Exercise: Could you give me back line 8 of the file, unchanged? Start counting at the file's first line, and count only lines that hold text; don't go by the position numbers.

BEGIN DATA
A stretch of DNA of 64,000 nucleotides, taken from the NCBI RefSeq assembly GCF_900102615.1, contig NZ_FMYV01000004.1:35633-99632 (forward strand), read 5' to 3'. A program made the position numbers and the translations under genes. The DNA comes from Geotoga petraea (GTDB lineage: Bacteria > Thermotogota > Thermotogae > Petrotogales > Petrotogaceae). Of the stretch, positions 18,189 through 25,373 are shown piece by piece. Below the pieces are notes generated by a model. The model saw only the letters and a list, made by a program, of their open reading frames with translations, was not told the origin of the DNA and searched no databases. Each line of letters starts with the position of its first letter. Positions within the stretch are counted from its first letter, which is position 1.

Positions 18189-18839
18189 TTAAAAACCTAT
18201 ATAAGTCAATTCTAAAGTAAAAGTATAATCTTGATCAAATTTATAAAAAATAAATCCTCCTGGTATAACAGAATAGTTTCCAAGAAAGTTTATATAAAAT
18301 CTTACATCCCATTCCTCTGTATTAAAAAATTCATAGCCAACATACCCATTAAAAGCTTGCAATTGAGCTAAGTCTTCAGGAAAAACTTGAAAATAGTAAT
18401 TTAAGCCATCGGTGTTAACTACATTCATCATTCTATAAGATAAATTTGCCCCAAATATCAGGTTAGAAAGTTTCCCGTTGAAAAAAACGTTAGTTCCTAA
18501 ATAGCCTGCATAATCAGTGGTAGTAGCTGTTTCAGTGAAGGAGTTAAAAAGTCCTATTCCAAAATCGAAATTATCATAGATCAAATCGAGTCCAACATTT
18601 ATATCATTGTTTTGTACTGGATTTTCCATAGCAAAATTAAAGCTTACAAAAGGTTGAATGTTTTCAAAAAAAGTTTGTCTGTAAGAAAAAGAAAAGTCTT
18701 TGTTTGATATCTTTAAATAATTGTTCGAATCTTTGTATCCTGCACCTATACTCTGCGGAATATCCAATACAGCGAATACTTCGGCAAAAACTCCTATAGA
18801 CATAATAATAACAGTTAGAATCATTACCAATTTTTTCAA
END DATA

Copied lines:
18601 ATATCATTGTTTTGTACTGGATTTTCCATAGCAAAATTAAAGCTTACAAAAGGTTGAATGTTTTCAAAAAAAGTTTGTCTGTAAGAAAAAGAAAAGTCTT